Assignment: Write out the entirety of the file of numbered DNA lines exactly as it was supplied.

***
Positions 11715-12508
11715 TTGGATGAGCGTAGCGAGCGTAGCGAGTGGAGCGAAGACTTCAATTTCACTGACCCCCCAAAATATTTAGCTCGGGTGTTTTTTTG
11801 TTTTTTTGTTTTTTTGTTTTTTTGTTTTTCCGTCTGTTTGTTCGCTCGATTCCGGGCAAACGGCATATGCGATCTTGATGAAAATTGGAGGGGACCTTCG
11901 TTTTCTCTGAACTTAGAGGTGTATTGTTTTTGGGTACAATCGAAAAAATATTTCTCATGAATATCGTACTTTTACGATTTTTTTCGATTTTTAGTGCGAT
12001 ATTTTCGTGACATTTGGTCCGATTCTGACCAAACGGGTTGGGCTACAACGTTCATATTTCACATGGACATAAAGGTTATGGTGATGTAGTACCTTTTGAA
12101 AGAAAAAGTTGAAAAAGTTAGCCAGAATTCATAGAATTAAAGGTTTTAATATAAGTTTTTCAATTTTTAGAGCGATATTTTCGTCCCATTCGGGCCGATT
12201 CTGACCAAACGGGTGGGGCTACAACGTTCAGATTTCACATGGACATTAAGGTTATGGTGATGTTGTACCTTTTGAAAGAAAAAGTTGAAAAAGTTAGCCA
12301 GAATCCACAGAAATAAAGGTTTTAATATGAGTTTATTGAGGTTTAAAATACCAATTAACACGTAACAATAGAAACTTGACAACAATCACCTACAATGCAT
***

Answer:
Positions 11715-12508
11715 TTGGATGAGCGTAGCGAGCGTAGCGAGTGGAGCGAAGACTTCAATTTCACTGACCCCCCAAAATATTTAGCTCGGGTGTTTTTTTG
11801 TTTTTTTGTTTTTTTGTTTTTTTGTTTTTCCGTCTGTTTGTTCGCTCGATTCCGGGCAAACGGCATATGCGATCTTGATGAAAATTGGAGGGGACCTTCG
11901 TTTTCTCTGAACTTAGAGGTGTATTGTTTTTGGGTACAATCGAAAAAATATTTCTCATGAATATCGTACTTTTACGATTTTTTTCGATTTTTAGTGCGAT
12001 ATTTTCGTGACATTTGGTCCGATTCTGACCAAACGGGTTGGGCTACAACGTTCATATTTCACATGGACATAAAGGTTATGGTGATGTAGTACCTTTTGAA
12101 AGAAAAAGTTGAAAAAGTTAGCCAGAATTCATAGAATTAAAGGTTTTAATATAAGTTTTTCAATTTTTAGAGCGATATTTTCGTCCCATTCGGGCCGATT
12201 CTGACCAAACGGGTGGGGCTACAACGTTCAGATTTCACATGGACATTAAGGTTATGGTGATGTTGTACCTTTTGAAAGAAAAAGTTGAAAAAGTTAGCCA
12301 GAATCCACAGAAATAAAGGTTTTAATATGAGTTTATTGAGGTTTAAAATACCAATTAACACGTAACAATAGAAACTTGACAACAATCACCTACAATGCAT